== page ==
Quote Originally Posted by Mark Feldstein View Post
IMHO 8x10 work is hardly a "major learning curve" as someone claimed above. Sure, it's more labor intensive by virtue of size and bulk, but involves the exact same photographic principles as any other type of view camera traditional photography, ie. "exposure, lighting, perspective, depth of field, subject movement (you mean moving targets?)", swings, tilts and so on.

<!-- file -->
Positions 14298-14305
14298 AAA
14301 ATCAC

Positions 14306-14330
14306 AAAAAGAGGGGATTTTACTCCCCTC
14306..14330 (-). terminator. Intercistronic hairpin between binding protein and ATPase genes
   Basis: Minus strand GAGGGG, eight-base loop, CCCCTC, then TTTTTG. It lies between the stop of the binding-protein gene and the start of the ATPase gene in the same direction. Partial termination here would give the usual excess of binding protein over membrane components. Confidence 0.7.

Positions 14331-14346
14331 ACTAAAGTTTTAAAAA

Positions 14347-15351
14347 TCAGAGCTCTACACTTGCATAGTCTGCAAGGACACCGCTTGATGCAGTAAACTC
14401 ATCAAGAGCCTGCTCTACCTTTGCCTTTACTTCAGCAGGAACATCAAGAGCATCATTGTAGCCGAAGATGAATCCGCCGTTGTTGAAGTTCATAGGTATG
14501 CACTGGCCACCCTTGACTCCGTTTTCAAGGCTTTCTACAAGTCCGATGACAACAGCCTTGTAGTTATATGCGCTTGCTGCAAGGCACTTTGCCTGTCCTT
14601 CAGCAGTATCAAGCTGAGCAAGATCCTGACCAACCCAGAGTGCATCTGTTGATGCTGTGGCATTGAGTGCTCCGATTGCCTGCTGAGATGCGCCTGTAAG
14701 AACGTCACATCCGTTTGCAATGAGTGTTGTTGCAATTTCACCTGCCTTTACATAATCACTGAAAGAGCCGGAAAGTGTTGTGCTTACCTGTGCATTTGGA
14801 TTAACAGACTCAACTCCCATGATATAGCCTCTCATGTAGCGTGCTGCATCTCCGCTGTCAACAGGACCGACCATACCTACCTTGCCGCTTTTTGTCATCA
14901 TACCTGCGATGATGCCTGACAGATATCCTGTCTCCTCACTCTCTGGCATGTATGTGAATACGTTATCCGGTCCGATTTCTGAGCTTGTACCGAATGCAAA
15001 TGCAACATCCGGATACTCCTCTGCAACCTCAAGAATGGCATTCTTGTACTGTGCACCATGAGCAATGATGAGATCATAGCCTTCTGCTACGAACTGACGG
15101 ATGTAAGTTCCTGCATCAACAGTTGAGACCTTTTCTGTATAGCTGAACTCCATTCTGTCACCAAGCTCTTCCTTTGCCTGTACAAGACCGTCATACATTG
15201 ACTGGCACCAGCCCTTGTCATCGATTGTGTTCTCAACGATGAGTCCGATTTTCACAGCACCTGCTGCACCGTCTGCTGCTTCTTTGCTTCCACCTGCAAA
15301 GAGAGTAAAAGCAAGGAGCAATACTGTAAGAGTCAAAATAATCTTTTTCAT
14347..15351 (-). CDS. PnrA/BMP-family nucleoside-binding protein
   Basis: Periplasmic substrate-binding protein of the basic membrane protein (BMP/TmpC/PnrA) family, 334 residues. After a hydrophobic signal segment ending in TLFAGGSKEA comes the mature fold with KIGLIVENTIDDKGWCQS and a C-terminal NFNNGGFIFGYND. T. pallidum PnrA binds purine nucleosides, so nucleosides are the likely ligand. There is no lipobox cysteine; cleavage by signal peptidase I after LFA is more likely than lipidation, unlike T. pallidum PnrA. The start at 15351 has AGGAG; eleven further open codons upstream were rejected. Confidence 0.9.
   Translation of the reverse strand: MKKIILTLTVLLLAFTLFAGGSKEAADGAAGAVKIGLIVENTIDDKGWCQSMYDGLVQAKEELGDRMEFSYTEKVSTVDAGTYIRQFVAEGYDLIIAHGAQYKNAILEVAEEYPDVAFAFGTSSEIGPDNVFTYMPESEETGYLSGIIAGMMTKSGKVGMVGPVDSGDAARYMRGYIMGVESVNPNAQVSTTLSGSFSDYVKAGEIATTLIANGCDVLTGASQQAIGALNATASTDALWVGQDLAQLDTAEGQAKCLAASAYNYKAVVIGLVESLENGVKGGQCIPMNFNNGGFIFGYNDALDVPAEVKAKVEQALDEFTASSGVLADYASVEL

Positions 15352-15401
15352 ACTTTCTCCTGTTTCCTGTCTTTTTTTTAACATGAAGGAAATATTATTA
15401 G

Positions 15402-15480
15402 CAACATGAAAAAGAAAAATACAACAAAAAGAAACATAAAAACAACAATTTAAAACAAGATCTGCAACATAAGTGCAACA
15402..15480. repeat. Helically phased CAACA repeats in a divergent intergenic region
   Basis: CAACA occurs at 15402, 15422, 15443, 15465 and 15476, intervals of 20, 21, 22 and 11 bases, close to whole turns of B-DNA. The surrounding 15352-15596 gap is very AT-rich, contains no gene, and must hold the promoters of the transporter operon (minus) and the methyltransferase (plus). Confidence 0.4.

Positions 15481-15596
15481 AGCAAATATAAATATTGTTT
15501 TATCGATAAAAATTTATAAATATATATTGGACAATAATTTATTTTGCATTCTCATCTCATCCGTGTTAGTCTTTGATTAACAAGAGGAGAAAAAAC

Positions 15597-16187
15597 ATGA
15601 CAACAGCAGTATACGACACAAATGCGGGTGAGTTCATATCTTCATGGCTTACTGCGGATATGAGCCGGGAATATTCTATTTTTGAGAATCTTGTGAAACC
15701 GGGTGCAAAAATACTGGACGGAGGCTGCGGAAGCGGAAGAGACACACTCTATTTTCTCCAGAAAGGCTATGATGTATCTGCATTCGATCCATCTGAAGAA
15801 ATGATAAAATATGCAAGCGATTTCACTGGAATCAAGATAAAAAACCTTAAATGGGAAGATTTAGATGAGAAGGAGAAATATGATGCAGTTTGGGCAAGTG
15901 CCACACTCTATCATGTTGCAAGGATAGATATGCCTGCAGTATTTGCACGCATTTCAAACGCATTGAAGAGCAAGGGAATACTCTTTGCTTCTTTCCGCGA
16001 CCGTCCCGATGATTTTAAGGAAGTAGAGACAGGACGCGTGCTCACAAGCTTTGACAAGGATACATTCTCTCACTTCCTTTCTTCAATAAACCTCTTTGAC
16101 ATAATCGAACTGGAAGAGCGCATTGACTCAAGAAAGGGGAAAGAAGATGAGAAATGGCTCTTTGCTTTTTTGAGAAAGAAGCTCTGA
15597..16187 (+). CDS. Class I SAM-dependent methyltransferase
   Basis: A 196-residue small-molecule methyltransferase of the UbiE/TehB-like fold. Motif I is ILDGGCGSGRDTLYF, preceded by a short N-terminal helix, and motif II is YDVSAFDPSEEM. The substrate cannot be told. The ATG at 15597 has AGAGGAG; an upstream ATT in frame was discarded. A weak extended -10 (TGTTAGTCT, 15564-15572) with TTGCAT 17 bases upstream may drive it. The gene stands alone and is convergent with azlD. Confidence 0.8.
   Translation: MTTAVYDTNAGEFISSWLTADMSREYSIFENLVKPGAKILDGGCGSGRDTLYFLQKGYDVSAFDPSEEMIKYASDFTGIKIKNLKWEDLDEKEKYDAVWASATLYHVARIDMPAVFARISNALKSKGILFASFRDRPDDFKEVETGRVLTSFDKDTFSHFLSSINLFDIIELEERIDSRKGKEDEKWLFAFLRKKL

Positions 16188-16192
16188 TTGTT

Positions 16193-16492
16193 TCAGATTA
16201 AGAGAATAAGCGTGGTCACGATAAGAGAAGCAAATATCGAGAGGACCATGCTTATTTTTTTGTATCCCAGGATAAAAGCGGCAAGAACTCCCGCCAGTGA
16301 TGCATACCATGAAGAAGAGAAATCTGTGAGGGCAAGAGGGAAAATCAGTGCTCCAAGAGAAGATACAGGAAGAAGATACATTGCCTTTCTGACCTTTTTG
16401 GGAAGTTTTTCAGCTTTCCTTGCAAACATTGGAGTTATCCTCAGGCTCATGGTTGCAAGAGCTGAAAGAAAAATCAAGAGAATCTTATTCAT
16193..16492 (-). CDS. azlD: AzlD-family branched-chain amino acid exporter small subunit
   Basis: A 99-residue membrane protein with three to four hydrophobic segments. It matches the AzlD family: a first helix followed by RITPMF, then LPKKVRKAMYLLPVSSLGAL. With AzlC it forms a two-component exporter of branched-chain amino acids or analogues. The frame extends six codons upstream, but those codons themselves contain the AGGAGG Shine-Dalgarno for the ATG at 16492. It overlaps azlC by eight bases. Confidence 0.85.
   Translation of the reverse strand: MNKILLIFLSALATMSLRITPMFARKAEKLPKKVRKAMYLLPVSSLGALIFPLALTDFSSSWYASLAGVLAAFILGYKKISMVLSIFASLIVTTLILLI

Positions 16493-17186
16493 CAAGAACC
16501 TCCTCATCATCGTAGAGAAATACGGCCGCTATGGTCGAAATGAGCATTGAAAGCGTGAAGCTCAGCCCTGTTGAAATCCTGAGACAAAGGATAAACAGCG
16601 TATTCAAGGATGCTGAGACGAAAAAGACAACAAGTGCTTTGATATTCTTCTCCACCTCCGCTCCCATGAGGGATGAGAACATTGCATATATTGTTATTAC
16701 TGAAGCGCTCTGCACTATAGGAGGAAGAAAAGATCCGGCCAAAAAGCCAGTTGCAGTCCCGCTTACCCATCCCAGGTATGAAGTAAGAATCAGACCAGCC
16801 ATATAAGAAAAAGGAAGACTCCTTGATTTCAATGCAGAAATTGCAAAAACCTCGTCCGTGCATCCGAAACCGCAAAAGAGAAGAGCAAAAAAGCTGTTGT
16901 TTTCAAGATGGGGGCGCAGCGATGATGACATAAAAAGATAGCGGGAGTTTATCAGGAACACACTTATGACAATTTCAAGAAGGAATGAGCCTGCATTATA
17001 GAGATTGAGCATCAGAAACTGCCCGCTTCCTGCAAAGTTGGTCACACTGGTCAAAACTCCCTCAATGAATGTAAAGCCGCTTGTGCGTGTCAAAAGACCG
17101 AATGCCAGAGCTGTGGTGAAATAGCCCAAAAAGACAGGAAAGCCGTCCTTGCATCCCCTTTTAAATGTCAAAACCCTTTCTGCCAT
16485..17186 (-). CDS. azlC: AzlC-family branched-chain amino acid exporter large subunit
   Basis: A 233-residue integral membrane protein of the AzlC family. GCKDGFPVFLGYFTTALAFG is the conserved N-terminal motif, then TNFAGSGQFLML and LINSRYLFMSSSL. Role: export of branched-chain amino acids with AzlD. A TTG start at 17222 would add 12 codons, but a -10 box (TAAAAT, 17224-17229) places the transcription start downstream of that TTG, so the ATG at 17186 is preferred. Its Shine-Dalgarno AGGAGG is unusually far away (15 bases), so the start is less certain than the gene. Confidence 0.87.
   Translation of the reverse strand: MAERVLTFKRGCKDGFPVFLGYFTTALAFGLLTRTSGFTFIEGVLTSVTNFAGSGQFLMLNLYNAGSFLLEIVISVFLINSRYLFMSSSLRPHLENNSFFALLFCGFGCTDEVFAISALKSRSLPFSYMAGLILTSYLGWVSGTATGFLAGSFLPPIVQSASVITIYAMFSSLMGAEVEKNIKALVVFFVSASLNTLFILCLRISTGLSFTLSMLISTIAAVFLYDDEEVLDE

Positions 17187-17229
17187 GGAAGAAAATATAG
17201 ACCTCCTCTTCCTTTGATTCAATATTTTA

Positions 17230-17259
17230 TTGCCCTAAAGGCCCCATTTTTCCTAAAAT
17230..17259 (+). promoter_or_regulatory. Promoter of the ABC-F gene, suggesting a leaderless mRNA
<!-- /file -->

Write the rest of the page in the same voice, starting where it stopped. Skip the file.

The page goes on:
The same person above said they shoot 8x10 because of ". . .the tonal and intense image granularity blow [you] away." I really wish [s]he would explain what tonalty and granularity has to do with the format you're using rather than the way the film is exposed and processed.
I must be wrong Mark. Having never touched a 4x5, 5x7 or 8x10, I am just guessing. Blowin' it out my ass. And never having taught photography classes, I would have no idea the issues raised when formats get bigger. <rolls freaking eyes>. I have to admit, every format is the same. Film is film. Never mind Lucy. Just listen to Mark.

And I suspect you have never even seen an 8x10 negative. Or you would realize how ignorant your second comment is.

tim in san jose